...it happens, to have one ofthe longest prayer breakfasts and most successful in Michigan other than a couple that arecorporate sponsored and they keep going and that speaks a lot for and it's communityvolunteer let completely grassroots. No one gets paid for doing it as a passionfor the people involved in that community and they put together a great programming andwe sell out five to six hundred people every year. Can you're very instrumentaldoing that for many, many years. you're getting at here. You alwayshave someone else pet your back, right, but no. But in all seriousness, when you talk in five, six hundred people of all faiths ofChristian, Jewish, Muslim, Hindu, I mean everyone coming together. Andpeople think Lavonia is not a diverse place, but we do come together in avery, very diverse unifighting God and community for that two hours with song, with scripture, with inspirational words and with, you know, seeing people, hugs and you know, all the stuff that brings community together really isproliferated in many, many levels at that. But it's the attendance of it's aroundsix under, six under a year, which is pretty good. So thebusiness community you know about. Tell us a little bit about the businesscommunity there. What's really you talk about Lavonia being about? You have alot of people in Livonia. You know, your perfect example this. Can peoplethat maybe didn't grow up there don't live there but have a bond withthat place and you have a lot of people that maybe grew up there andstarted a business then may moved out of town, but all their community volunteerstuff is in is in Livonia. They support the Symphony Orchestra, they supportlocal schools, charitable causes, of Sports Team would have you. Their senseof community is still in the town where they work more than necessary where theylive, even though their kids may go to school another town. And I'llgive you an example. A lot of new homes are being built Lavonia rightnow in a real stage and told me that seventy percent of the people thatare buying these new homes in Livonia, either currently or formerly lived in Livonia. They're coming back to town. So there is a draw to this placeand I do think it is a tight sense of community and honestly, myfavorite part of Livonia is I am an expert. I mean an expert notin many things in life, but on blizzards and flurries, specific the EMINEMones, all right, I'm listening, and the Dairy Barn. I evenon my instagram I only take photos of like my travels and great things inthe world and I have a picture of the dairy barn on my instagram.Well, it's so good. And then I'll go to art beach and eatsand real oak and love a picture of Baits at night and so sort ofinteresting crafted fashion as sold art, you know. So it's like these littlethings come on on Livonia. That's right. So to to wrap this up,I mean it's an interesting conversation. What I got out of just kindof prethinking about this and just kind of prepping for this conversation is community.When you think of the word community, the TV show could pop in yourhead, like the not funny TV show. Look it up. That's what that'sso cops up to. It's not...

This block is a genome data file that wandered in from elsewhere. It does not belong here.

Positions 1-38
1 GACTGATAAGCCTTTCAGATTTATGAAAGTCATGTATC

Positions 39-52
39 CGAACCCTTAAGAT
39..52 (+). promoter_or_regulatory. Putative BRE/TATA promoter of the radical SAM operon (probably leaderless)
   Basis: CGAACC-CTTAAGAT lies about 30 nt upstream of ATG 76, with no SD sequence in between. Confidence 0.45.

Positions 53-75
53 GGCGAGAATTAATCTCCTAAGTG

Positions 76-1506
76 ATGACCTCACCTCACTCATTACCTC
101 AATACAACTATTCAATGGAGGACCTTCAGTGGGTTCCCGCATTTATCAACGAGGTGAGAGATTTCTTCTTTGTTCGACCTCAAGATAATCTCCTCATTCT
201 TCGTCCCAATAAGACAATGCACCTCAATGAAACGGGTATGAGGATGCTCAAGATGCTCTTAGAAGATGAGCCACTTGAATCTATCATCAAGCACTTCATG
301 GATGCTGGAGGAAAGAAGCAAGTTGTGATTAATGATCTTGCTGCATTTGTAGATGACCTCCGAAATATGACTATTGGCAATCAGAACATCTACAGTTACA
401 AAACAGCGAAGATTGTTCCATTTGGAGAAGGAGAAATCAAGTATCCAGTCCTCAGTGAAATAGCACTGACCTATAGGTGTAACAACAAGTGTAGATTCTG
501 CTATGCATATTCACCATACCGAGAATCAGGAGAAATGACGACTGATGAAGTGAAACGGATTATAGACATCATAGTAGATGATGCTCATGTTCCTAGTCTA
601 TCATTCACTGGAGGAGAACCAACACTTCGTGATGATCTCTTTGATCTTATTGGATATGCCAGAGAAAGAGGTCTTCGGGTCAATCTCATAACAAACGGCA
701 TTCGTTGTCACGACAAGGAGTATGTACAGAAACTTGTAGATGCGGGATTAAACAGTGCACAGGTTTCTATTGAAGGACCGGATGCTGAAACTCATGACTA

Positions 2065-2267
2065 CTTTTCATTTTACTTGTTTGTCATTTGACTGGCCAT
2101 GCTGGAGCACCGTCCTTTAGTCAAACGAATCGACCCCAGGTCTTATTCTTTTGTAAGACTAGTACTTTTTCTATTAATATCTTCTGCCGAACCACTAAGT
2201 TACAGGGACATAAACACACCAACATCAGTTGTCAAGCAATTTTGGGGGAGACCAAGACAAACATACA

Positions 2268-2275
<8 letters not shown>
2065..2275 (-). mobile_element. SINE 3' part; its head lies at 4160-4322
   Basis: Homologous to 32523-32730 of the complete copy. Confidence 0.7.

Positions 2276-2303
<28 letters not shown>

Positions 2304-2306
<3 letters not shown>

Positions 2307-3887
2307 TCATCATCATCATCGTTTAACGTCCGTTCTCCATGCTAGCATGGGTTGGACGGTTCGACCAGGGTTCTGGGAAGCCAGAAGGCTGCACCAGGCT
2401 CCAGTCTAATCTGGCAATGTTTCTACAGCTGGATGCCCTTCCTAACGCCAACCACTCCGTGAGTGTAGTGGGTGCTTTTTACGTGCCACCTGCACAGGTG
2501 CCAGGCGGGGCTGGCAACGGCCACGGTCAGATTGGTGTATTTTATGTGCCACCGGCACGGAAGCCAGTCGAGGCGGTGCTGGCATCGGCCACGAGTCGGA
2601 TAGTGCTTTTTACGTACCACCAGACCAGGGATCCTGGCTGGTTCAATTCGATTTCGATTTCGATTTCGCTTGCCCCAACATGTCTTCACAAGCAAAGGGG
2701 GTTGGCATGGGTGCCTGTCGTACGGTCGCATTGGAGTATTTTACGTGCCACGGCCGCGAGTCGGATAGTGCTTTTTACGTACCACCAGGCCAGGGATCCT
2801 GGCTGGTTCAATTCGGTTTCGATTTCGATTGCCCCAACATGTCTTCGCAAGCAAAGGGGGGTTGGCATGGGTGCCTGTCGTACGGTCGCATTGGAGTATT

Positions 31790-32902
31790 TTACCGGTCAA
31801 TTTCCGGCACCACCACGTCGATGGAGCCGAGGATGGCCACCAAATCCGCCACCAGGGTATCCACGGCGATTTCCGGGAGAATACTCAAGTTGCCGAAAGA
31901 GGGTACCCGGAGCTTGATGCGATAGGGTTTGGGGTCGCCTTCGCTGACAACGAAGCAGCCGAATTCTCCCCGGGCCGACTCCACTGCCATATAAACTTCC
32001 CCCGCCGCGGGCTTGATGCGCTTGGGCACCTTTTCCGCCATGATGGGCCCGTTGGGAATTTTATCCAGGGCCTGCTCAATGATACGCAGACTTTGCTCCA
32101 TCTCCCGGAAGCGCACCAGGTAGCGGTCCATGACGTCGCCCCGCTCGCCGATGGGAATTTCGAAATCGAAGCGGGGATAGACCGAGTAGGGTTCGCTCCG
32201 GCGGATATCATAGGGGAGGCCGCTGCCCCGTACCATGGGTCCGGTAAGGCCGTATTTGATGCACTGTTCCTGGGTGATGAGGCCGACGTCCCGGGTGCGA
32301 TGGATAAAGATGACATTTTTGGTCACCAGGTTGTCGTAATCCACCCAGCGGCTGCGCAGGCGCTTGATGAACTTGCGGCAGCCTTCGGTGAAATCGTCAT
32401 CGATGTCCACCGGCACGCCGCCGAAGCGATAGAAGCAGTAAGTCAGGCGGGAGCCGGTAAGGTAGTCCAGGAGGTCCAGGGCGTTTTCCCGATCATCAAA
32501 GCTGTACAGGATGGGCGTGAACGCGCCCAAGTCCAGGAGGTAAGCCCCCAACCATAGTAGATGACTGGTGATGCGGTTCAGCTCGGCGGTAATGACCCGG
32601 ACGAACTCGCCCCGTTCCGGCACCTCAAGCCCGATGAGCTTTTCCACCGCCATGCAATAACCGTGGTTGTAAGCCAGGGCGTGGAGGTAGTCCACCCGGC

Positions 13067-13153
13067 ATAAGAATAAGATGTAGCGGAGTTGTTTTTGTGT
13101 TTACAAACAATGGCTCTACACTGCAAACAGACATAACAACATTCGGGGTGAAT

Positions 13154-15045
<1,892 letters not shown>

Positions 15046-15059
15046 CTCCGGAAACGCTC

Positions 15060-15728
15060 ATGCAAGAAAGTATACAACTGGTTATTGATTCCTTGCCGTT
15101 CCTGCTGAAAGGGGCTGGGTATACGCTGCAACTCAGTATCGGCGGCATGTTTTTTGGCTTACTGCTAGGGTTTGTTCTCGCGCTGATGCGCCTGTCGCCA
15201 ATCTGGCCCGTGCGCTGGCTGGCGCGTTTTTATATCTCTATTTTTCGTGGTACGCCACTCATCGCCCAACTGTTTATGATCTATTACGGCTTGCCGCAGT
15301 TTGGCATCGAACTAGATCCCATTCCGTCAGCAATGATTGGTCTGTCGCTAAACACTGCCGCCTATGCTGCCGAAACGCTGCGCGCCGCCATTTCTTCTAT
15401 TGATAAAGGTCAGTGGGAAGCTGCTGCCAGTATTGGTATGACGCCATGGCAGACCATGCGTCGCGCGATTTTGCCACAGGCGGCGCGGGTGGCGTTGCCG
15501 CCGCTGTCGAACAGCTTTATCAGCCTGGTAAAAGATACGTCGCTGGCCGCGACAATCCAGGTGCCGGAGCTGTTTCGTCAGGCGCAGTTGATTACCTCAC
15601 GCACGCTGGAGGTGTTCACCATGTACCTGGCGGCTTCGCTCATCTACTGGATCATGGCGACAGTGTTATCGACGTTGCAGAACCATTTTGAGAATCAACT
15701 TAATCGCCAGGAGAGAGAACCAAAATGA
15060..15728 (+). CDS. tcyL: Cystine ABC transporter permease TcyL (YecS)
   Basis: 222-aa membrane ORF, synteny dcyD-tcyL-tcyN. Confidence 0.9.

...that funny. My kids into thatnow, streaming community, or it's generally well, my community where I live. But when you think about it, unless you're really an extravert, notmany people their own community is there. But you think about social interaction andwell, my community is, you know, the modern word is tribe. Youknow who's your tribe? It's the the people that are in your worldthat fill that social need and you're doing the same for others. Our lastguest was Chris Elias. He's the CEO of execute, who he helps companiesfind core values. Used to be the the president of allies brothers or abig boy restaurants, and we talked about core values in a company, butwe got on a conversation about we didn't use the word community, but itkind of goes with this, as the people who end up in your socialcommunity ends up being people you share values. It was in one of these definitionsyour core values with you kind of just connect with those people. gravitateor you gravitate. You can have a conversations with people you know. You'rein the room, Dan's in the room and you guys connect and you leaveme over here. That's fine, I don't have baseball stories, but you'vegot some kind of shared experience and value that. Now there's a connection thatI may or may not make, but it's those values, it's who weare and we have a need to connect with those people and I think youknow that happens are through our whole lives. Yeah, and I that just remindedme of randomly, when I was in college. You meet several people, right, there's not many people are still stay in touch with from college. Maybe three or four from outside my original circle from actually went to Milford. A lot of kids what's central with me. So you kind of naturallyhang out those people from your community because you're comfortable with that, and thenyou meet other groups. When I met one particular particular guy there, Iknew immediately I had to know it him for a long time. It isvery driven, business oriented, entrepreneur. Rule just really had his head onhis shoulders and I could see that he would would be going places, youknow what I mean. So it's I myself kind of having that same typeof personality. We gravitated towards each other and bounce ideas of each other overthe last year and a half during covid kind of lost a little bit ofconnection with them a little bit, but I know he's doing great and I'mdoing fine too, and it's one of those things where I, when Iwanted for saw like that's the guy knows what he's talking about. He's notfull of it right. Yeah, he's going to be going places and Iwant to know him outside of college. So that was yeah, you justnaturally gravitate to what your personality drives. Yeah, during the isolation time Iwas telling you about not only covid but loss of work covid which is totallyisolating. I mean I got to the point I take a six mile walksevery day. I time for that, sadly, and it did a lotof good to think things through, but I got I was so deprived ofsocialist I was looking forward to see things.